that you’ve poured so much of yourself into this book.
that the only way to write this book is as if I had nothing to lose. There
are so many truths that entertainment journalists shade, truths that we
only allow partial expression. If you are going to write something that
means anything, you have no choice but to do your best to tell the whole
truth. It also makes things funnier. At some point during my writing of
this, I found a quote from Mark Twain that said, ‘The absolute truth is
the funniest joke in the world.’
inspired you to write this book?
college, I went to seminary. After seminary, I worked in politics as a
speechwriter for the governor of Massachusetts. After that, I became a
free-lance writer and I found that most of my articles were about
admiration, how admiring someone helps form character.
because autograph collecting and being a fan as a kid were such important
ways of making myself up, I decided to look at the paths other people have
taken in fandom too.
expedition I took was to write a piece for The New York Times
magazine, about professional autograph collectors. That story – to my
surprise – really hit a chord with a lot of different kinds of people,
including very powerful media people who you wouldn’t expect to identify
with passionate fans. But they do. Few people working in the media or
entertainment ever make anything meaningful that is not fueled in some way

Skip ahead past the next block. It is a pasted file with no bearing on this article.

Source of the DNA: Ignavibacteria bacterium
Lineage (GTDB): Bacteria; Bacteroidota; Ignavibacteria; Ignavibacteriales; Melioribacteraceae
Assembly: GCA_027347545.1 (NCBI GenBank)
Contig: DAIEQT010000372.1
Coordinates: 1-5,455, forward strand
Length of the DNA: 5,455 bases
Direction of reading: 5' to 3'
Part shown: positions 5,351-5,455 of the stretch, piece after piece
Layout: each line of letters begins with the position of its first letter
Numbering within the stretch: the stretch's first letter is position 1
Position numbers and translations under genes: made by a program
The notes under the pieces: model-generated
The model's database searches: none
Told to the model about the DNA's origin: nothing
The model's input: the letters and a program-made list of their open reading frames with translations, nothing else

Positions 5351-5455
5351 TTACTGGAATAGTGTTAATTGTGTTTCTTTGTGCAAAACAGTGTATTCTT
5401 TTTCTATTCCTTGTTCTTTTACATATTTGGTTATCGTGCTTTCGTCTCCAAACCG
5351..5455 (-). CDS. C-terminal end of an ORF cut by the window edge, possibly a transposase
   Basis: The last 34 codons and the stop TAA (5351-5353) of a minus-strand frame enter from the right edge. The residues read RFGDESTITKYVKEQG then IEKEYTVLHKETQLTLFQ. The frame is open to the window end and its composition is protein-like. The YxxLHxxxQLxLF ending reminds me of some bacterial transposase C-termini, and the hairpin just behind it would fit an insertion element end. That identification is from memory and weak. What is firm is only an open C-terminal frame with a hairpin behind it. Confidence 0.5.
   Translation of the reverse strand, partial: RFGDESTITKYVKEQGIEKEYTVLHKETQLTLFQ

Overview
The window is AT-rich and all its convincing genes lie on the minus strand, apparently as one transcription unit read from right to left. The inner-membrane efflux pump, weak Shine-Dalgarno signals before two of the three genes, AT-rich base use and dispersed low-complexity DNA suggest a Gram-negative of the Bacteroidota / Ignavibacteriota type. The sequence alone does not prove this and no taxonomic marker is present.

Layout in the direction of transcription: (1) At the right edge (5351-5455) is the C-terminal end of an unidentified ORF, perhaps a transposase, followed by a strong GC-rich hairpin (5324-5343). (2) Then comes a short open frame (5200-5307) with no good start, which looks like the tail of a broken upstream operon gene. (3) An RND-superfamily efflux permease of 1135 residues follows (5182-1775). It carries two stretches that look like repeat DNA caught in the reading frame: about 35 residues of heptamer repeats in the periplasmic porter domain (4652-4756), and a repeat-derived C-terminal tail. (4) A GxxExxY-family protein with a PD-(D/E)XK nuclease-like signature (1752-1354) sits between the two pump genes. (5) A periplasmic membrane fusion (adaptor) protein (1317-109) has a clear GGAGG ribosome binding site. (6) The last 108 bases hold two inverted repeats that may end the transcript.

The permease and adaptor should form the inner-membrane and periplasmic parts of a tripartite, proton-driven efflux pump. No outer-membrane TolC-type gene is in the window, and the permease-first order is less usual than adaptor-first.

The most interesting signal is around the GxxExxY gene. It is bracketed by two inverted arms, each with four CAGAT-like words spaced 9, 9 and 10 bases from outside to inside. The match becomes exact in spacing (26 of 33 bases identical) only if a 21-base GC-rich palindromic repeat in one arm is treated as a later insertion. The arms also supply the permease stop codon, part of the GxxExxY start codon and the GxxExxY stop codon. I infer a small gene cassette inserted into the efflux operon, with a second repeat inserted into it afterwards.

by the emotional impulses of fandom.
that it might be worthwhile to go to LA and find out how fandom expresses
itself up and down the social spectrum, in obvious people like autograph
collectors, but also people who you wouldn’t initially think of as fans
but who are – celebrities, directors, producers, writers.
that our culture encourages us to become fans, but when we do, we are
labeled as freaks.
media that force feeds us images of celebrities also tells us that fans
are freaks. We’re in a huge hurry to trivialize fandom – to call it
shallow, empty, corrupting, juvenile.
How do you
see the difference between fans and stalkers?
a symptom of severe mental illness. It has nothing to do with the everyday
insanities of fandom that the rest of us experience. Stalking is not the
funhouse mirror image of autograph collecting. It is a whole other
territory. And yet, there is something really intellectually appealing to
a lot of people about the idea that the fan is a stalker waiting to
happen. It makes a tidy argument.
internet changed fandom?
One of the
effects of the internet is to create the illusion of greater intimacy
while actually increasing the distance between stars and fans. The
internet allows greater bandwidth of information about stars’ personal
lives but actually lacks personal involvement in the purveying of that
Increasingly, you’re also seeing stars create websites that have two
levels of access, just like porn sites. There is one level that you get
for free (example: Halle Berry’s site: Hallewood.com) where you can look